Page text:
Alfred Mullard married Mary E Townley at St Thomas' Church, Stockport in the late autumn of 1890. Their third child (and first son) was born in 1895 and they called him after his father. The records of the 1901 national census show the family living at 4 Carnarvon Street, Stockport. Alfred worked as a messenger for the Post Office. His son was then aged 6. The two daughters were Charlotte (10) and Annie (7).
When War was declared in August 1914, Alfred was serving an apprenticeship to become a decorator and was working for a Mr Hammett who was also an Alderman on Stockport Council. Alfred enlisted into the army at Stockport on 21 September 1914 and travelled to Fort George to start training a week later. He went overseas with the newly formed 7th Battalion on 19 May 1915.
September brought the Seaforths to northern France in the vicinity of the town of Lens. A major attack had been planed for some time that would, later, be officially called the Battle of Loos.
The Battle started on 25 September. The British 9th Division, which included the Seaforths, was task with attacking two of the most difficult positions on the whole battle field - the Hohenzollern Redoubt and a position known as Fosse 8.
At 6.25am, smoke canisters were set off 15 yards into No Man's Land to shield the men as they "went over the top", four minutes later. Alfred and his mates advanced through the smoke at a steady walk. Shortly after, they came under fire from rifles and machine guns. The Battalion War Diary notes that the fire was not very accurate "as smoke made it difficult for the Germans to see us clearly. A few men went down under this fire, which seemed to come from machine guns to our right. The Germans continued to hold the Redoubt and we lost a good many officers at the front trench. We continued to advance and bombed up the Communication trenches to the main German trench."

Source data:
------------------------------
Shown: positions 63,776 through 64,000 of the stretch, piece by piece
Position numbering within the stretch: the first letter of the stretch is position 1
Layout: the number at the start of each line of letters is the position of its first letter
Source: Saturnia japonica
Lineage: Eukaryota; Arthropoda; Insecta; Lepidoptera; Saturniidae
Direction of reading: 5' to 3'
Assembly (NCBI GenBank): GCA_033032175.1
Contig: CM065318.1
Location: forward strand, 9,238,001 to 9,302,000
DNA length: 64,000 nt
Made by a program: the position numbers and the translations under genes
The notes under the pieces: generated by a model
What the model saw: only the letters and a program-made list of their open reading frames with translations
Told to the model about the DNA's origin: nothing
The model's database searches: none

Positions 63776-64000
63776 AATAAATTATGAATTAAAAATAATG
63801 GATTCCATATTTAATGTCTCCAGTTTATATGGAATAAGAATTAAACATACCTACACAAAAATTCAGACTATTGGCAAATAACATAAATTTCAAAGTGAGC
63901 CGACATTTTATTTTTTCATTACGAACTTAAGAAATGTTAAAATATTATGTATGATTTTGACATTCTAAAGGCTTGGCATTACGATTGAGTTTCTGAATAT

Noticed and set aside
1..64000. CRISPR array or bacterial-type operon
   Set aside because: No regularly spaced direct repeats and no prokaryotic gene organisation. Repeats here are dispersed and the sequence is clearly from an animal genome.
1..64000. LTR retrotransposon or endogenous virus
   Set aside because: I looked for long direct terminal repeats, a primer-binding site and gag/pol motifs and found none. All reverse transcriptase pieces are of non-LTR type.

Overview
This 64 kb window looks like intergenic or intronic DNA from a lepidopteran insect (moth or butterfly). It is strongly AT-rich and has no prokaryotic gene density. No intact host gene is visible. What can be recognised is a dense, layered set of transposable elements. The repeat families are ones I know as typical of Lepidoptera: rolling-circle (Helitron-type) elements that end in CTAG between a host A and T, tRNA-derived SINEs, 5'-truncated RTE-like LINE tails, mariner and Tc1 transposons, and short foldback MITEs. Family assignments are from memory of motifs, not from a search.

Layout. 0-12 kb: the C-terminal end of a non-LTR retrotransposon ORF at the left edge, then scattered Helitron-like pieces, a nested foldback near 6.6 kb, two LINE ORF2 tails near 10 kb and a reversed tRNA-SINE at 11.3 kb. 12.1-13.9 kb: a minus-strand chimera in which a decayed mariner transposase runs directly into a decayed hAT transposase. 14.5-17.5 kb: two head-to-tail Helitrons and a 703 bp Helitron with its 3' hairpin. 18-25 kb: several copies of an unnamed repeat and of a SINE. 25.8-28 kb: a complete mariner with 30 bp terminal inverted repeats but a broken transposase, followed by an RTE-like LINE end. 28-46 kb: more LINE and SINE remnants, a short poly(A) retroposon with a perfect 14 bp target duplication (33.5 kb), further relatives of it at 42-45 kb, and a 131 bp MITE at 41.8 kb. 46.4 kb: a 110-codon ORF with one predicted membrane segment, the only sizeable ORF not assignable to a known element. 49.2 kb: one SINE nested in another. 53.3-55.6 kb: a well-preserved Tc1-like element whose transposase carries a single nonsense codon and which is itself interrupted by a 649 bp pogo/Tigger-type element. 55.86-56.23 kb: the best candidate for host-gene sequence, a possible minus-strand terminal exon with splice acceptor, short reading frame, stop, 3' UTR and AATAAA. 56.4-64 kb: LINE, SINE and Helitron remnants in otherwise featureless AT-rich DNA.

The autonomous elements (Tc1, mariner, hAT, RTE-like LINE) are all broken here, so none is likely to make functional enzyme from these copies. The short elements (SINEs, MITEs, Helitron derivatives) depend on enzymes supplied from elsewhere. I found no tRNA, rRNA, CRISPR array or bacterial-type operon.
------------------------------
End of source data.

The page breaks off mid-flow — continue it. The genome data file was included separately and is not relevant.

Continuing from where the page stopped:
They reached Fosse 7 trench at the rear of the Redoubt by 7am and pushed on to Fosse 8. Within half an hour, they were in Corons Trench which had been flooded by the enemy, where they halted and re-organised. "We were exposed to a murderous fire from the enemy's guns and the behaviour of the men was worthy of the highest praise". They consolidated this position which they held until they were relieved in the early hours of the next morning.
Sometime during the day, Alfred was badly wounded. He would have received treatment from the Battalion's own medical officer just behind the front line, but this would have been little more than first aid. He would then have been evacuated to a field hospital (6th Casualty Clearing Station) at Lillers (a distance of about 27 kilometres on modern roads). There, military surgeons would have done all they could to save his life, but without success. The Presbyterian Chaplain at the hospital later wrote to the family saying that, because of the pressure of work caused by the number of casualties arriving, it had not been possible to establish the nature or cause of Alfred's wounds.